The Top 3 Cashless Countries
A cashless society is defined as one that doesn’t use cash in monetary transactions. These societies favor alternative means of payment, such as credit cards, contactless payments, or cryptocurrencies.
As of yet, there are no truly cashless societies. But countries around the world are embracing cashless payment systems. It’s hard to predict an exact date as to when this transition could happen, but some experts speculate that it could be as early as 2022.
Listed below are the top three countries that are embracing cashless payments.
Of all the companies moving closer to becoming cashless, most people agree that Sweden is the closest. 85% of the country has access to online banking and only 2% of the country’s transactions consist of cash.
There are a number of reasons for this cashless trend. Sweden has access to a popular payment app called Swish, which more than 50% of the country uses. But the biggest catalyst by far is that most Swedish retailers don’t access cash payments.
It’s not uncommon to see stores announcing that they don’t accept cash payments. In fact, in Sweden, only 20% of all in-store transactions are made in cash.
China also has a vast cashless market, which is mostly dominated by Tencent’s WeChat Pay or Alipay, which is owned by Alibaba. But unlike many other countries, China hasn’t embraced credit card payments. Instead, most Chinese consumers make payments by scanning QR codes on their phones.
Most merchants request payment via QR codes and it’s not uncommon to see QR codes located all throughout China. And this trend is starting to spread to other countries that have a lot of Chinese travelers.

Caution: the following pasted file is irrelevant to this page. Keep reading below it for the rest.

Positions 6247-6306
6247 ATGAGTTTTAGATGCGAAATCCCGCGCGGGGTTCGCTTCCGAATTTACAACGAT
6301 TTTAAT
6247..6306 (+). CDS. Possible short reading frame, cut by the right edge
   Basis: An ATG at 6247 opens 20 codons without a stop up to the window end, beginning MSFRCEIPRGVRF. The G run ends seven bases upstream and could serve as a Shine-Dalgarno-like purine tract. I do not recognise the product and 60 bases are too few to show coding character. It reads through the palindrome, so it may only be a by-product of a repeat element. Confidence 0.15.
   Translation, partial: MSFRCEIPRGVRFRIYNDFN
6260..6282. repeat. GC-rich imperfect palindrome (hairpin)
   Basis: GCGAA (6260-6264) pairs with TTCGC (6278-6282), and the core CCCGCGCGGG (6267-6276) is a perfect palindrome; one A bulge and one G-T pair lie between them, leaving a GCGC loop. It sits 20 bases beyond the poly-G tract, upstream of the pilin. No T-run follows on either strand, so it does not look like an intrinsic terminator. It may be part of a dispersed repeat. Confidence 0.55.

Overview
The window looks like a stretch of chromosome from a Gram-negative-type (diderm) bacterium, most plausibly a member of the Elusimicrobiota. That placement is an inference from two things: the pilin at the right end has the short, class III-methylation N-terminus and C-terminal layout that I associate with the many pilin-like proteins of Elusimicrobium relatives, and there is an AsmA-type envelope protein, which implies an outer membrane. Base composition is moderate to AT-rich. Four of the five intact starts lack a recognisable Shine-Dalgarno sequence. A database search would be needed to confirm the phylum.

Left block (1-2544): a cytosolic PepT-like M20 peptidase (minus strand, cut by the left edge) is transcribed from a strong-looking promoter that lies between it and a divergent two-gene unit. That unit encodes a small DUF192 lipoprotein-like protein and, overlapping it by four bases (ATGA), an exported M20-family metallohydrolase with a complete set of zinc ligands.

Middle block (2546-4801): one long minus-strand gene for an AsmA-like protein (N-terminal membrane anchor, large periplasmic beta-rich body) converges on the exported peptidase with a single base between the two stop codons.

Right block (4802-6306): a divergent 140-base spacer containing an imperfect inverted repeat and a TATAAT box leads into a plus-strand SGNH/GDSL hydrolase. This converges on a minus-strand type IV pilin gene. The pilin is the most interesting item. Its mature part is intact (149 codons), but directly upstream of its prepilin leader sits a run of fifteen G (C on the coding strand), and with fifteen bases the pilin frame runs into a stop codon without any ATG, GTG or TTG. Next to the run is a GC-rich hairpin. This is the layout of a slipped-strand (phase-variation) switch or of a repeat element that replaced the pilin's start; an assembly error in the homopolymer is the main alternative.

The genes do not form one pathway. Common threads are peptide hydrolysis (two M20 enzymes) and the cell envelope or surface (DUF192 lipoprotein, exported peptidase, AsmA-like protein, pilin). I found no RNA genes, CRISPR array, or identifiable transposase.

3. United Kingdom
In the U.K., credit cards, online payments, and contactless payments have largely replaced cash payments. Cash is no longer accepted on public transport in the U.K. and the number of available ATMs is dwindling.
Additionally, the U.K. is currently leading the world in the adoption of contactless payments. Nearly half of all in-store transactions are contactless payments. Mastercard found that there has been a 97% increase in contactless payments across all of Europe.
Will the U.S. Go Cashless?
The growing cashless trend has led many people to wonder if the U.S. will eventually go cashless. It is feasible since U.S. consumers are increasingly moving away from cash and embracing other forms of payment.
But there are a number of barriers preventing this from happening. For one thing, many cities are pushing back against the move to cashless payments. New Jersey, Philadelphia, and Massachusetts all have laws in place banning cashless commerce. Legislators in these cities argue that cashless commerce hurts low-income residents.
And more than 70% of all Americans still use cash for at least some of their purchases. However, as cashless infrastructure continues to grow and with the increase of the gig-economy, the trend towards cashless payments in the U.S. continues to lean towards a cashless society. Although the U.S. is currently behind Europe and Asia when it comes to cashless transactions, advances in FinTech (financial technologies) and the preference for mobile payments by Millennials and GenX’ers is leading to ever-increasing adoption of cashless payments by merchants and retailers which are in line with global trends. Though it’s hard to see and feel the cashless effects today, in the next five years paying with cash will be as cumbersome as writing a check is today.
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